Your Baby is Ugly

My friend and former colleague John Batteh and I often encountered a problem that we called, for reasons that will become clear, the "Your Baby is Ugly" problem.

John and I have had the good fortune to work with and/or be exposed to a lot of really excellent models. But often, these models are "trapped" inside tools or methodologies that are unnecessarily limiting. Frequently, you look at some interesting model and you think "Wow! That is a really cool model". Clearly, the person who developed this model has a keen understanding of the underlying physics which is always great to see.

However, John and I often worked on the process side of modeling and often what happens is you talk to the person who created the model and try to suggest a way to improve the model by saying something like:

You know, you could get even more out of this model if you...

That's where the trouble starts.

Despite your best intentions and respect for what this person has managed to create, often what they hear is:

Your baby is ugly.

This is a problem that has plagued me over my career. No matter how tactful, diplomatic and constructive you try to be, there is no escaping the fact that people put a lot of pride in their work and I often find it difficult to navigate the treacherous terrain of critiquing it.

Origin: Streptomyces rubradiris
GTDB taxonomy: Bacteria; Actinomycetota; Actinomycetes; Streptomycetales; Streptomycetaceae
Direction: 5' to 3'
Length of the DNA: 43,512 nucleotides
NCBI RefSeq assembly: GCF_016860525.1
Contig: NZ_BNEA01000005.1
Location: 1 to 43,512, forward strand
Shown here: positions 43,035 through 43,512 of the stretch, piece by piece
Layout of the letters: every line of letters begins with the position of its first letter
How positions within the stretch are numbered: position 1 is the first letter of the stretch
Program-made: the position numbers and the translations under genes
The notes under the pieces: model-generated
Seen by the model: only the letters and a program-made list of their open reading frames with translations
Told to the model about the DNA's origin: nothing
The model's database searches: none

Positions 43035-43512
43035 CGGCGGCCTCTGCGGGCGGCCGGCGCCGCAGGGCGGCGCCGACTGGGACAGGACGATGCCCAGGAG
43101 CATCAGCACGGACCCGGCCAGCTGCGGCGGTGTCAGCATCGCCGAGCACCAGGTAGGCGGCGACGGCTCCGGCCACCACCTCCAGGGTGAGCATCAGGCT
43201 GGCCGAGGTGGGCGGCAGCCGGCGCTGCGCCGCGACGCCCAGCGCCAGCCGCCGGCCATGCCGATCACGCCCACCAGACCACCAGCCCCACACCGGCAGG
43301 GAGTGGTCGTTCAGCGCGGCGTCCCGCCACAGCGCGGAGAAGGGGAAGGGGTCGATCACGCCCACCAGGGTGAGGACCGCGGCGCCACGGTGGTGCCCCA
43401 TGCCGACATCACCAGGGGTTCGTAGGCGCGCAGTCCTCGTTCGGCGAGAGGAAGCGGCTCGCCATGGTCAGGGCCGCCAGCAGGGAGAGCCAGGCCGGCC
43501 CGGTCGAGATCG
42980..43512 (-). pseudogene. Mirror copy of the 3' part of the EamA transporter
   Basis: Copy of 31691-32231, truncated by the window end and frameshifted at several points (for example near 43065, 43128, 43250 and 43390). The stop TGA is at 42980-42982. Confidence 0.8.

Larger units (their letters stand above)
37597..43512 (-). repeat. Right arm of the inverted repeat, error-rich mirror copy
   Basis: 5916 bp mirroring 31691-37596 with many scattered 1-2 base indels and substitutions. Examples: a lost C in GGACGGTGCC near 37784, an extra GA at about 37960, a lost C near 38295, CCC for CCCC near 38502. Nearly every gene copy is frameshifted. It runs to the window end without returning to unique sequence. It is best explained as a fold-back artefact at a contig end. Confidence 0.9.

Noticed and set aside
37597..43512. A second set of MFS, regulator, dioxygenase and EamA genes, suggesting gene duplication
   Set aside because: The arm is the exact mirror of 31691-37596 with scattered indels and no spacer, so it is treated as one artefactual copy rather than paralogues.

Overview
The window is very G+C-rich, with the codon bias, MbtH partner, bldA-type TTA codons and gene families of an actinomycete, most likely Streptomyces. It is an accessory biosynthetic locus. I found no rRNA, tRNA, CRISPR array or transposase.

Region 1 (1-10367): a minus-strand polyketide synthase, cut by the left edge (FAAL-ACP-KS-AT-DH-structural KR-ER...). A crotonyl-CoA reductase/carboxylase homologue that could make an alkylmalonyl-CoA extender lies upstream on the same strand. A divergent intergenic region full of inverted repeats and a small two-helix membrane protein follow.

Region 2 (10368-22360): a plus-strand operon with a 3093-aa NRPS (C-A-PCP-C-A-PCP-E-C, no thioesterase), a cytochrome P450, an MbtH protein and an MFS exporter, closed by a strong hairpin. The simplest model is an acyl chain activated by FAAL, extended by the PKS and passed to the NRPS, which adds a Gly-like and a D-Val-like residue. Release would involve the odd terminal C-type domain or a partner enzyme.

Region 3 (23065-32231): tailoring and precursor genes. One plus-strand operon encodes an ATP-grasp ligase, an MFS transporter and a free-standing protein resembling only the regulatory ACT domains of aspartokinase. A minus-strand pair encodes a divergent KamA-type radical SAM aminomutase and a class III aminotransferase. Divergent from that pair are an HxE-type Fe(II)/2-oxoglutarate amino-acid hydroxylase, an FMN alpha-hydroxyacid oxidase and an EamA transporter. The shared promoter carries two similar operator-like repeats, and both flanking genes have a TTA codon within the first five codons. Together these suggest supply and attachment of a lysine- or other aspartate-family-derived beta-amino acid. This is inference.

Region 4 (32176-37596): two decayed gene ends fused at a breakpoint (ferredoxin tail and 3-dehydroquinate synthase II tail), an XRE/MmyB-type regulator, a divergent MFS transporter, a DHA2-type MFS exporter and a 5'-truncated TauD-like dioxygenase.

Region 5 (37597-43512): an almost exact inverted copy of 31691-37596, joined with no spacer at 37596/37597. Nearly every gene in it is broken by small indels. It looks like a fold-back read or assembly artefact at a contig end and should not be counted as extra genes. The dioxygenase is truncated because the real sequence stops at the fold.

This is why I think modeling standards are so important. They allow us to capture models in a way that transcends tools. This "frees" the models and keeps them distinct from the particular tools or environments they were authored in. This kind of flexibility then widens their potential impact and allows them to transcend the limitations of any particular tool.

In the end, modeling is essentially software development. However, since it is strongly aligned with an engineering mentality, there is an interesting and inherent conflict that arises. While the software development community is often looking for the "latest and greatest" technology to extract the greatest efficiency, engineering tends to focus on what is "tried and true" in order to avoid getting the wrong answer. Model developers are often caught in the uncomfortable middle ground.

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